BACKGROUND: Preemptive multimodal analgesia is a commonly used technique to control pain following total knee arthroplasty (TKA). This study aimed to evaluate the efficacy of pre-emptive opioids for pain management in patients who underwent TKA.
METHODS: In this prospective, double-blind, placebo-controlled, randomized trial, 100 patients who underwent TKA at our hospital were randomized to the oxycodone or control group. At 2 hours before surgery, patients in the oxycodone group received 400 mg celecoxib, 150 mg pregabalin, and 10 mg extended-release oxycodone hydrochloride. Patients in the control group received 400 mg celecoxib, 150 mg pregabalin, and placebo. The primary outcome was postoperative consumption of morphine hydrochloride as rescue analgesia. Secondary outcomes were time to first rescue analgesia, postoperative pain assessed by the visual analogue scale, functional recovery assessed by range of knee motion and ambulation distance, time until hospital discharge, indicators of liver function, and complication rates.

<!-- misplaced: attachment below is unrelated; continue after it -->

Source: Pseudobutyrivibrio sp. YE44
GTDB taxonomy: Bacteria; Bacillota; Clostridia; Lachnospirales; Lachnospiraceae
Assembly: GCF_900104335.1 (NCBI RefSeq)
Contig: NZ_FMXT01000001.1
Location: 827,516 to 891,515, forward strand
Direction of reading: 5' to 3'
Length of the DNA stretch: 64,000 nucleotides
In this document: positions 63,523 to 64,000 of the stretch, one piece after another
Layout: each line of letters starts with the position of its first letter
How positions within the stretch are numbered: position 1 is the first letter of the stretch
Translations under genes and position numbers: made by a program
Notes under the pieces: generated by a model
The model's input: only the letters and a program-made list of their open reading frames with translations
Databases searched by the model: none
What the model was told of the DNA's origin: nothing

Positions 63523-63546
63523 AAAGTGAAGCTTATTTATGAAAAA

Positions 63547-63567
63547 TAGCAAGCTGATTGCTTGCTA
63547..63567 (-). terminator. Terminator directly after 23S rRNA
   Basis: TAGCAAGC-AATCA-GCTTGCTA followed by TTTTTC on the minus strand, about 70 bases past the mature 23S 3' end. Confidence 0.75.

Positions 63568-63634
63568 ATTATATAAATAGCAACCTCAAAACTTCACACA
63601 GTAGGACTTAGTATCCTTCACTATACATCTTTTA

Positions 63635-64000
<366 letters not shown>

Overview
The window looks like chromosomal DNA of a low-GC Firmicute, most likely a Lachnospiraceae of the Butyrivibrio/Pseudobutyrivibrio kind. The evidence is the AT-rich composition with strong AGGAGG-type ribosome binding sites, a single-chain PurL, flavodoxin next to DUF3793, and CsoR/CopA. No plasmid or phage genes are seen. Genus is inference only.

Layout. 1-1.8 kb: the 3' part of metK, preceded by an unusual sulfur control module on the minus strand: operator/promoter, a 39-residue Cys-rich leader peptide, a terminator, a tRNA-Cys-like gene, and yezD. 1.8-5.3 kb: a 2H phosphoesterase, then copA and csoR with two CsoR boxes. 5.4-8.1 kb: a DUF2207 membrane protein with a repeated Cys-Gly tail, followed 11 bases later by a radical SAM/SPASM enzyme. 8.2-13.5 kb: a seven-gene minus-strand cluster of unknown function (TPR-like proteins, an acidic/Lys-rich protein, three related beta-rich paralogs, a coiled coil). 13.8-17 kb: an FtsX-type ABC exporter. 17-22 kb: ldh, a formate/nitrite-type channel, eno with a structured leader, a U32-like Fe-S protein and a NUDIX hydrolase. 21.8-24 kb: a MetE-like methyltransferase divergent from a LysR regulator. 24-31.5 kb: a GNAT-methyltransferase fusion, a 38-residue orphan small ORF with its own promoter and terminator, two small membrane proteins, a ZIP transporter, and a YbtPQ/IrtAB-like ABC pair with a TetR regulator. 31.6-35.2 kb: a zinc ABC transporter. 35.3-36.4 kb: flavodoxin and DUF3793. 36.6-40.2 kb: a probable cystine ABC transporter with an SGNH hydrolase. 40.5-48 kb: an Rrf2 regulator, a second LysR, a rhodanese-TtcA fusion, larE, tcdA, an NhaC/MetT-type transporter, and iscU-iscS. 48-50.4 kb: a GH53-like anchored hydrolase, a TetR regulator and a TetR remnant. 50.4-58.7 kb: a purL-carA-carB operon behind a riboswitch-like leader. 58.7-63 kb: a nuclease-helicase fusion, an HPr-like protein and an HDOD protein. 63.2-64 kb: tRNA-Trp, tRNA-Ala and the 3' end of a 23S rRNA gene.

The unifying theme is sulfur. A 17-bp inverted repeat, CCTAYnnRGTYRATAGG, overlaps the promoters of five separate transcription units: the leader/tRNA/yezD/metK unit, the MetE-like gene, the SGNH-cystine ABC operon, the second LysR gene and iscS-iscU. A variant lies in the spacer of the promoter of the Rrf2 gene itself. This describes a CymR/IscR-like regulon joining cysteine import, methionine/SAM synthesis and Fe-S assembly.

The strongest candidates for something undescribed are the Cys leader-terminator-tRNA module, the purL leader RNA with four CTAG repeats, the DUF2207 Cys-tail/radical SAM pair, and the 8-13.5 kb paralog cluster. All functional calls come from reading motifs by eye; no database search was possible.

RESULTS: The 2 groups were similar in mean postoperative 0 to 24 hour morphine consumption (11.4 mg for control versus 12.4 mg for oxycodone group, P = .419) and mean total morphine consumption (18.2 versus 19.8 mg, P = .227). There were no statistical differences in secondary outcomes.
CONCLUSIONS: In our study, preemptive opioid administration did not provide clinical benefits over placebo. Orthopaedic surgeons should consider not using pre-operative opioids in patients undergoing TKA.
Important results. Opioids do not have a clear benefit for the orthopedic population!
Good methodology (RCT) but with modest sample size. This is an interesting research topic and findings.